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Controls the way in which the data created by this node is shared among multiple objects in the simulation.
Data sharing can greatly reduce the memory footprint of a simulation, but at the expense of requiring all objects to have exactly the same data associated with them.
Do Not Share Data
No data sharing is used. Each object has its own copy of the data attached.
This is appropriate for situations where the data needs to be customized on a per-object basis, such as setting up initial positions and velocities for objects.
Share Data Across All Time
This node only creates a single piece of data for the whole simulation. This data is created the first time it is needed, so any expressions will be evaluated only for the first object.
All subsequent objects will have the data attached with the same values that were calculated from the expressions for the first object. It is important to note that expressions are not stored with the data, so they cannot be evaluated after the data is created.
Expressions are evaluated by the DOP node before creating the data. Expressions involving time will also only be evaluated when this single piece of data is created. This option is appropriate for data that does not change over time, and is the same for all objects, such as a Gravity DOP.
Share Data In One Timestep
A new piece of data is created for each timestep in the simulation. Within a timestep though, all objects have the same data attached to them. So expressions involving time will cause this data to animate over time, but expressions involving the object will only evaluate for the first object to which the data is attached.
This option is appropriate for data that changes over time, but is the same for all objects such as a Fan Force DOP, where the fan may move or rotate over time.
Determines if this node should do anything on a given timestep and for a particular relationship. If this parameter is an expression, it is evaluated for each relationship.
If it evaluates to a non-zero value, then the data is attached to that relationship. If it evaluates to zero, no data is attached, and data previously attached by this node is removed.
When used in conjunction with an Apply Relationship node, this parameter is used to determine which relationships are acceptable to this node.
If the relationship is not recognized as part of this group, this data will not be attached to the relationship.
Indicates the name that should be used to attach the data to the relationship.
Unlike the case of attaching data to simulation objects or other data, the Data Name here is not very important because a relationship can only have a single piece of data attached to it at a time. This Data Name can thus be used simply to help identify the purpose of the relationship.
If objects are connected to the first input of this node, this parameter specified the set of input objects that will be the affected objects in the relationship.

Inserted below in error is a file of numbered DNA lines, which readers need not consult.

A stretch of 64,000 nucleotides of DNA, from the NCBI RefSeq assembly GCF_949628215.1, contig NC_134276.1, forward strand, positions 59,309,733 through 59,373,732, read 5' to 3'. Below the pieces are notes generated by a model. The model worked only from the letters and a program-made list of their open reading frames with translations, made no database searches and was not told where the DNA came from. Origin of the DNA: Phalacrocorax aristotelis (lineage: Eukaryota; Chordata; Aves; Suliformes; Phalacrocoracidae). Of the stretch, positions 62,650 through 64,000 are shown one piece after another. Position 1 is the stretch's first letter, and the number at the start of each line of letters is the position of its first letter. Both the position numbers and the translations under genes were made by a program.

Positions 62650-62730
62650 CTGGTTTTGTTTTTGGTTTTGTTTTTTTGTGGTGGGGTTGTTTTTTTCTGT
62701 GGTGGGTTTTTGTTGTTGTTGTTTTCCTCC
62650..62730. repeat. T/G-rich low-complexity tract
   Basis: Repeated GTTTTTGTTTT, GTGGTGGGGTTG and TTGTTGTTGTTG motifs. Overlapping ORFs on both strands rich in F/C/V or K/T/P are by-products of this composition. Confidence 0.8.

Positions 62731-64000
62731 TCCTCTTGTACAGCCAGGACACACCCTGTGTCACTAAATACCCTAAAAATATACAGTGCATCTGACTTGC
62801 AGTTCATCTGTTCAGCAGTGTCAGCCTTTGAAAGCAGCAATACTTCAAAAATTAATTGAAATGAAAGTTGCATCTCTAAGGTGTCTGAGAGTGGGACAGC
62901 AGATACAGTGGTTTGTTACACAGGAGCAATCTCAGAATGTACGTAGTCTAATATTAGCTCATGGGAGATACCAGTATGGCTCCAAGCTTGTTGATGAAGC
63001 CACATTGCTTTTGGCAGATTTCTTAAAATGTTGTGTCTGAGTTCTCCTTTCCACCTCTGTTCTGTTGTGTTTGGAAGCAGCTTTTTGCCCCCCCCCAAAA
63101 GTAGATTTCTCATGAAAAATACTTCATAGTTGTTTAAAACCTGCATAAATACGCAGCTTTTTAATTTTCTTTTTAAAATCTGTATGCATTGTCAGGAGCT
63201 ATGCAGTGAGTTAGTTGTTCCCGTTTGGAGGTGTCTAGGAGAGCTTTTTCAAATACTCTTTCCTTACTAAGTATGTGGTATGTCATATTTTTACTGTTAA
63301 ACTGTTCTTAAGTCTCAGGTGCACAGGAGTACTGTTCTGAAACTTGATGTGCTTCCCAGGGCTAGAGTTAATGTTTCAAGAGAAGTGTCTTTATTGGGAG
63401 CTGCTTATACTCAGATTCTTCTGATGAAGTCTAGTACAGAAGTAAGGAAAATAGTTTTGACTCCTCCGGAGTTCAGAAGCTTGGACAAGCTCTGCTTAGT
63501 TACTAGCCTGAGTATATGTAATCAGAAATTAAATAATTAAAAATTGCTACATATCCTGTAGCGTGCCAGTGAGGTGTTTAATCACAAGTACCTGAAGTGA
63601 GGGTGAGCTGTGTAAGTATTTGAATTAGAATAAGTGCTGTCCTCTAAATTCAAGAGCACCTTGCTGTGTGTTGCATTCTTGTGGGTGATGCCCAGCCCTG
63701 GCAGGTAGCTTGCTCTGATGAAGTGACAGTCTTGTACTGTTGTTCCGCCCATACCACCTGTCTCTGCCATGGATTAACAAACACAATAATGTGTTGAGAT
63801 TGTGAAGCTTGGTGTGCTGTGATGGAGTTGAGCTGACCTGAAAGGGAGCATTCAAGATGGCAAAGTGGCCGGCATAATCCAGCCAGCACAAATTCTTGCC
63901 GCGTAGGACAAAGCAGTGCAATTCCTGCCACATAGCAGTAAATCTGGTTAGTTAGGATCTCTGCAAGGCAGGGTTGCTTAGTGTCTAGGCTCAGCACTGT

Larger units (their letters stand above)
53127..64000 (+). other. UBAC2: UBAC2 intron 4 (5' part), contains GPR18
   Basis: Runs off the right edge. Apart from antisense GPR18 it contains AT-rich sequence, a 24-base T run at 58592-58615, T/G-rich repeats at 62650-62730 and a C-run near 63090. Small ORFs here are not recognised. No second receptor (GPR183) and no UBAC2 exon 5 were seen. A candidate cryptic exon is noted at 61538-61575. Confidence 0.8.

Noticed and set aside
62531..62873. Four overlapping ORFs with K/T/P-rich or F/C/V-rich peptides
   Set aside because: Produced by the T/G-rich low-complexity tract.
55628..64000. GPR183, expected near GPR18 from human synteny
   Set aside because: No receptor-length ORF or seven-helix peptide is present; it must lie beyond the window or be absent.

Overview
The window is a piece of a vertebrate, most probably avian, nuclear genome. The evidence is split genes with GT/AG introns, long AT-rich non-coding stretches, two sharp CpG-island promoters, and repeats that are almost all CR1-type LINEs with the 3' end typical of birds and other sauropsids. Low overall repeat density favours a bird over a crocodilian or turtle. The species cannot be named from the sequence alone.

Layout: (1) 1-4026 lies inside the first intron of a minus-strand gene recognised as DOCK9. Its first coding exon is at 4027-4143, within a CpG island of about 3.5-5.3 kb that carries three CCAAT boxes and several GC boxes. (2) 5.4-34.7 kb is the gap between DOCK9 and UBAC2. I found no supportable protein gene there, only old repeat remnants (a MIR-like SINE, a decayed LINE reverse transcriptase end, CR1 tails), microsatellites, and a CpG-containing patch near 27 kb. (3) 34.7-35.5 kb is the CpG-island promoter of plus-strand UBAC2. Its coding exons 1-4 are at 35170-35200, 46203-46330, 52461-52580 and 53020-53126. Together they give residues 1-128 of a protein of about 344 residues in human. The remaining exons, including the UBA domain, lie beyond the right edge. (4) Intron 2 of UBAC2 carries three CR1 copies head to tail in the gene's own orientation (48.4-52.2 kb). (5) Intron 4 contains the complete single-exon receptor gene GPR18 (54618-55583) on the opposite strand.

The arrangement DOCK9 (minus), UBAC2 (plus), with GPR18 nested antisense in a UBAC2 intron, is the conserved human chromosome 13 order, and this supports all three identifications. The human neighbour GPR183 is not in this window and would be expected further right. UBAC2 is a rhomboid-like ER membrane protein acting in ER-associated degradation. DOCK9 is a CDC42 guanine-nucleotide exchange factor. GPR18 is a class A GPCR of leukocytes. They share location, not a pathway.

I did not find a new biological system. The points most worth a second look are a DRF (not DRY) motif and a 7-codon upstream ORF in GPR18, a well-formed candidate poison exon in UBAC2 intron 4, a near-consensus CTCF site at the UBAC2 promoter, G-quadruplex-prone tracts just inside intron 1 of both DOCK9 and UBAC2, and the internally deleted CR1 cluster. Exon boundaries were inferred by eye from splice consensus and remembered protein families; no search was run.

If used in conjunction with an Apply Relationship node, this parameter is not used because that node defines the actual relationship.
If objects are connected to the first input of this node, this parameter specified the set of input objects that will be the affector objects in the relationship.
If objects are connected to the first input of this node, this parameter specifies the name of the relationship. If this parameter value matches the name of an existing relationship, that relationship will be replaced.
Unique Relationship Name
If objects are connected to the first input of this node, this parameter can be turned on to ensure that a unique relationship name is generated by this node.
This ensures that no existing relationship will be overwritten by the one defined by this node.
Make All Objects Mutual Affectors
If objects are connected to the first input of this node, turning this parameter on causes the union of the affector and affected object parameters to be placed into both the affector and affected object lists for the relationship.
This is often used as a shortcut to specifying the same list of objects in both the Affector and Affected Objects parameters.
This optional input can be used to control which simulation objects may be involved in the relationship created by this node.
If this input is not connected, this node can be used in conjunction with an Apply Relationship node to create many relationships at the same time.
All Other Inputs
If this node has more input connectors, data nodes can be attached to act as modifiers for the relationship described by this node.
The specific types of subdata that are meaningful vary from node to node. Click an input connector to see a list of available data nodes that can be meaningfully attached.
The operation of this output depends on what inputs are connected to this node.
If an object stream is input to this node, the output is also an object stream containing the same objects as the input (but with the additional relationship created by this node).
If no object stream is connected to this node, the output is a relationship data output. This data output can be connected to an Apply Relationship node to create many relationships at once.
This value is the simulation time for which the node is being evaluated.
This value may not be equal to the current Houdini time represented by the variable T, depending on the settings of the DOP Network Offset Time and Time Scale parameters.
This value is guaranteed to have a value of zero at the